Natural gas provides an increasing amount of Kentucky’s net generation, fueling more than one-tenth for the first time in 2016. In 2019, the share of the state’s electricity generation from natural gas-fired power plants increased to one-fifth, reaching a record 14.8 million megawatthours. The rest of Kentucky’s electricity generation, less than one-tenth, comes mostly from hydroelectric power plants, with small contributions from biomass, petroleum, and solar energy generation.46

Electricity is supplied to Kentucky consumers by three investor-owned electric utilities, 24 cooperatives, and 20 municipal utilities.47,48 Electricity prices vary by supplier, but, in 2019, Kentucky had the ninth-lowest overall average retail power price for all sectors of any state and the second-lowest price east of the Mississippi River.49 Slightly more than half of Kentucky households use electricity as their primary heating source.50

Petroleum

Kentucky has two refineries that can process up to 283,000 barrels of crude oil per calendar day.

Kentucky accounts for less than 0.1% of U.S. proved crude oil reserves and production.51,52 Half the state’s counties have producing oil wells, and the highest producing areas are located in eastern and western Kentucky.53,54 The state’s annual oil production has generally been less than 3 million barrels for the last two decades, although output increased in 2019 for the first time in four years, rising to 2.5 million barrels. Kentucky’s annual crude oil production meets about 2% of state demand.55,56

Crude oil is processed at Kentucky’s two oil refineries.57 The largest refinery is in the city of Catlettsburg in northeastern Kentucky. It can process 277,000 barrels of crude oil per calendar day to make motor gasoline, distillates, asphalt, heavy fuel oil, and propane.58 The smaller Somerset refinery in southeastern Kentucky can process about 5,500 barrels of crude oil per calendar day and produces transportation fuels, including diesel fuel and motor gasoline, as well as heating oil that is marketed in the region.59 Additional refined petroleum products arrive in the state via interstate pipelines and by river barges at Kentucky ports along the Ohio River.60,61,62

The transportation sector accounts for three out of four barrels of petroleum consumed in Kentucky, and motor gasoline accounts for almost half the state’s total petroleum use.63,64 Conventional motor gasoline can be sold statewide, except for all or part of three counties around Louisville that have voluntarily opted to allow only reformulated gasoline blended with ethanol to reduce air pollution. In July 2018, the state withdrew three of its counties that make up the southern suburbs of Cincinnati from the federal reformulated gasoline program.65,66,67 The industrial sector accounts for about one-fifth of the petroleum consumed in Kentucky. The remaining small amount of petroleum used in the state is split between the commercial sector and the residential sector, where about 7 out of 100 of Kentucky households heat with propane, fuel oil, or kerosene.68,69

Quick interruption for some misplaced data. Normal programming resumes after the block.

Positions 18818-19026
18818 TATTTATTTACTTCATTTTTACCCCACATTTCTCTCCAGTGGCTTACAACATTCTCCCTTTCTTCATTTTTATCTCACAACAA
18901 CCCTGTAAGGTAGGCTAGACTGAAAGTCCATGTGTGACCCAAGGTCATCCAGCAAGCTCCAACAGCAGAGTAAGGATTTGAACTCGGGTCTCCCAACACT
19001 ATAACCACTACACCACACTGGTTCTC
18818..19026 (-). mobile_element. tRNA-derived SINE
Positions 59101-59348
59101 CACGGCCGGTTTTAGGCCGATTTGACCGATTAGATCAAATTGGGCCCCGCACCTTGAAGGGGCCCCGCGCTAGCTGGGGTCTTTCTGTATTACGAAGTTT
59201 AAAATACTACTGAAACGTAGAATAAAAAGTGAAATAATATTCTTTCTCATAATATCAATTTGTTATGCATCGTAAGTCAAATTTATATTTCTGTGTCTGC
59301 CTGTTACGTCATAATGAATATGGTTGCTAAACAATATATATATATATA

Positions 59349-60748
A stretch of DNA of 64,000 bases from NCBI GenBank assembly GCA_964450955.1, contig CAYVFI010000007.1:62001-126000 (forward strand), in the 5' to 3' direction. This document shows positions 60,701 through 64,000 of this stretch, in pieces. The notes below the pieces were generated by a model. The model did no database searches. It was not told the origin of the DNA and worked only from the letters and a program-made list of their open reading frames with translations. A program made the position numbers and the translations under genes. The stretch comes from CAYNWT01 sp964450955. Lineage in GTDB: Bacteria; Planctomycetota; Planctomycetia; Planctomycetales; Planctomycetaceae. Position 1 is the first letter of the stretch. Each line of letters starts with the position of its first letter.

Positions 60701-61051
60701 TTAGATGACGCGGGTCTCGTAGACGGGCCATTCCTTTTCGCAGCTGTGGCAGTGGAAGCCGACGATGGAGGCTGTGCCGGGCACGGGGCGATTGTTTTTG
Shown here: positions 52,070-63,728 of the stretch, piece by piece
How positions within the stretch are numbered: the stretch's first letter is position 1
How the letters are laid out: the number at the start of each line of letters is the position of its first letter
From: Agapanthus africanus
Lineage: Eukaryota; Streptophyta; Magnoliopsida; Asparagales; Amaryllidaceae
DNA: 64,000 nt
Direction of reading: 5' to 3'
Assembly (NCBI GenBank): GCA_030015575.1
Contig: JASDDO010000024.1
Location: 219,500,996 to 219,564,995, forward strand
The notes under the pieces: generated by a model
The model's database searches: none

Natural gas

Kentucky holds about 0.3% of U.S. proved natural gas reserves, but organic-rich shales that underlie eastern Kentucky may hold substantial additional natural gas resources.70,71 The state also accounts for about 0.3% of the nation’s marketed natural gas production.72 Most of the state’s natural gas is produced from wells located in eastern Kentucky.73,74 The state’s annual natural gas production rose in the early 2000s, peaking in 2010 at about 135 billion cubic feet, but has declined almost 40% since then as natural gas prices decreased.75,76,77

Kentucky’s 22 underground storage facilities can hold almost 222 billion cubic feet of natural gas.

Consumption of natural gas in Kentucky is almost four times larger than the state’s production, and several interstate natural gas pipelines bring natural gas supplies to Kentucky consumers.78,79,80 For years, most of the natural gas that entered Kentucky arrived by pipeline from the U.S. Gulf Coast. However, starting in 2015, Kentucky began receiving more natural gas produced in the Utica and Marcellus shale formations in Pennsylvania, Ohio, and West Virginia. The latter two states provide more than two-thirds of the natural gas transported by pipeline to Kentucky. About 90% of the natural gas that enters Kentucky is sent on to other states, primarily Tennessee and Indiana.81 Some natural gas that is produced in or enters the state is placed in underground storage. Kentucky has 22 underground natural gas storage facilities that can hold almost 222 billion cubic feet of gas—about 2.4% of U.S. total storage capacity.82,83

In 2019, Kentucky’s industrial sector accounted for nearly two-fifths of the natural gas consumed in the state, and the electric power sector was not far behind at slightly more than one-third. Natural gas consumption by the state’s electric power sector was about four times greater in 2019 than in 2014, as generation from natural gas-fired plants increased. The residential sector, where almost 4 out of 10 Kentucky households use natural gas for home heating, received about one-seventh of the natural gas delivered to end users in the state.84,85,86 Residential natural gas use per capita in Kentucky is lower than in about two-thirds of the states.87